A note on distractions: not all distractions are created equal. They can be wise if you’re managing a situation that you can’t change, such as the loss of your job or the death of someone. Getting involved in an activity that gives you a break from difficult feelings can be valuable. Engaging yourself elsewhere as a means of avoiding something important, that’s uncomfortable or difficult, is not likely a long-term solution for your highest well-being.

Remind yourself of Temporariness. One of my favorites for managing a difficult time and so timely in the pandemic. It’s easy and powerful. When it gets tough, you’re thinking, “This is so hard,” “I don’t know how much more of this I can take,” “I can’t do this,” just tell yourself that this challenging moment is temporary. It will end.

Reacting vs. Responding: 2 very different types of coping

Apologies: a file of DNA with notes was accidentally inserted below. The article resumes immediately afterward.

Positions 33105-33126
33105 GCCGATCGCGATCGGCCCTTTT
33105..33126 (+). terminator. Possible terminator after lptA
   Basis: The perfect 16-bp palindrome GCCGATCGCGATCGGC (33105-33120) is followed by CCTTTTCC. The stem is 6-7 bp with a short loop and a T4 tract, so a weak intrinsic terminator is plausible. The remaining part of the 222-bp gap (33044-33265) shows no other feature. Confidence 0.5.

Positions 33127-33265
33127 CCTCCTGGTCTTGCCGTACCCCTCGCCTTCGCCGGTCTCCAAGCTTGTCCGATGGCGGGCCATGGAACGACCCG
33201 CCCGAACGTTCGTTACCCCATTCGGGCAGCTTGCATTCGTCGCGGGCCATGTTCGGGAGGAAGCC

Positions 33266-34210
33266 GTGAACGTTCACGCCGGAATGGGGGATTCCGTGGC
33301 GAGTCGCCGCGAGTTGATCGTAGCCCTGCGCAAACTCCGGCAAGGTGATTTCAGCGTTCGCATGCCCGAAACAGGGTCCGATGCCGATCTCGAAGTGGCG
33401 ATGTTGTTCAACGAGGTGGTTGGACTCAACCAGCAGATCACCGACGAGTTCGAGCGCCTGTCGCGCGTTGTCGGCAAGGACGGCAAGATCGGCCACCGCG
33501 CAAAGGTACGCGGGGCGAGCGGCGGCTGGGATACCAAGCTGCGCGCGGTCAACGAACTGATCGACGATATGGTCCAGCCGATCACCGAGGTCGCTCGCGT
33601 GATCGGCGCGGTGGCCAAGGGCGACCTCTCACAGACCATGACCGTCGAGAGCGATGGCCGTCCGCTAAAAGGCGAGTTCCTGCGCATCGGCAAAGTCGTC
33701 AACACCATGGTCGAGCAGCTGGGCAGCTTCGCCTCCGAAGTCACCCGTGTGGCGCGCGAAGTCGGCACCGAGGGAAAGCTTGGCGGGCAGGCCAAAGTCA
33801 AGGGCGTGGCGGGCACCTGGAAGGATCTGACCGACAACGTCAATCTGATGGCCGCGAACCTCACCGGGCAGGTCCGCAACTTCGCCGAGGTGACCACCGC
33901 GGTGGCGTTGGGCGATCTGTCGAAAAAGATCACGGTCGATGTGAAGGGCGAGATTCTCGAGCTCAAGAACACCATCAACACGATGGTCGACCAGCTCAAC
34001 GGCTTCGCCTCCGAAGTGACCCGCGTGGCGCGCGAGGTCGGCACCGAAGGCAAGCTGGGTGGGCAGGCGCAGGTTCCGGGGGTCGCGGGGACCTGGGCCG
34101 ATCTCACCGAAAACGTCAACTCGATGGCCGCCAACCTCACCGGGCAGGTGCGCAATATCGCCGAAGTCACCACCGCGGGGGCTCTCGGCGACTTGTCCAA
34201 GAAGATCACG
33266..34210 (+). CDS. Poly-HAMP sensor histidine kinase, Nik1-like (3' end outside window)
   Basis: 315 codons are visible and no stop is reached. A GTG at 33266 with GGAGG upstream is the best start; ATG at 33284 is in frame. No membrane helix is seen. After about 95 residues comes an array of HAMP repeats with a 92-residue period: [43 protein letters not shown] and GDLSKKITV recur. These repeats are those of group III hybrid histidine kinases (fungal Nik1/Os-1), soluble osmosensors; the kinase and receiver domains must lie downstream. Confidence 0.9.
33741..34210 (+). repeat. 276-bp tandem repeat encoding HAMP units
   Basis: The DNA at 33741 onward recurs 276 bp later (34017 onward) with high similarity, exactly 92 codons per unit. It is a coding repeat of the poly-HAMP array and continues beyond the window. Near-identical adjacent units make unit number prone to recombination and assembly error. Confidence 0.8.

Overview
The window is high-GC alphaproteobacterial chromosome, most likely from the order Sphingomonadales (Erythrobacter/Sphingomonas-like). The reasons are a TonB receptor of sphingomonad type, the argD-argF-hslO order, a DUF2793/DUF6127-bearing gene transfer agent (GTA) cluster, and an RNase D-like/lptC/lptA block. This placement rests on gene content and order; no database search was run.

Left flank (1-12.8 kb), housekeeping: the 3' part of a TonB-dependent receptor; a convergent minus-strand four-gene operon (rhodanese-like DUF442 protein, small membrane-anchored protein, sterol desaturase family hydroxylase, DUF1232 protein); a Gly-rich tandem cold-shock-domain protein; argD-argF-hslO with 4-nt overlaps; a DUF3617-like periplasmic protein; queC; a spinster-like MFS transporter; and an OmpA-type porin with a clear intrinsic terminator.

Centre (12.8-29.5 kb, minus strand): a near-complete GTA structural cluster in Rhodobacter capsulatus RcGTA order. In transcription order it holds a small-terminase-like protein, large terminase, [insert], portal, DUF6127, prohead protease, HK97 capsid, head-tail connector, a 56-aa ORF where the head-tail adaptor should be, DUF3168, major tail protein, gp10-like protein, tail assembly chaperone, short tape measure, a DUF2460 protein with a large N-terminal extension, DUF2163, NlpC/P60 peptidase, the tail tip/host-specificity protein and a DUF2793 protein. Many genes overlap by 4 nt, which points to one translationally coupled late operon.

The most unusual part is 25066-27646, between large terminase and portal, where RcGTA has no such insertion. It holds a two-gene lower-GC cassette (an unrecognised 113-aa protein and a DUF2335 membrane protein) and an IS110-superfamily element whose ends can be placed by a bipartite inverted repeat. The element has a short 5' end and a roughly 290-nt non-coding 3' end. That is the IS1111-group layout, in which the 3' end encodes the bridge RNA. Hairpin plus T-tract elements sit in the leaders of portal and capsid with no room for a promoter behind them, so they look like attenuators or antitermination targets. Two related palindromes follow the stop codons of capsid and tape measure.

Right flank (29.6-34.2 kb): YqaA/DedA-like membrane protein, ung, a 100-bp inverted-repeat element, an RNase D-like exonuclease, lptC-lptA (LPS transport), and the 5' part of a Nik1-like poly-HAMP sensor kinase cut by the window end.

When we react to a situation, it is typically quick and done without much consideration. Its definition, to act in opposition to a force or influence, dictates that when we react, we are letting the thing we’re reacting to, a person or event, determine our action. So it’s a powerless action. When we respond, on the other hand, our actions are intentional, calm. They come from within us. Because when responding, we take time to choose how we want to manage the situation, it can involve our values, how we want to operate in the world. A response is determined by who we are: not by the event or another person. Responding is powerful. It empowers us and is more effective.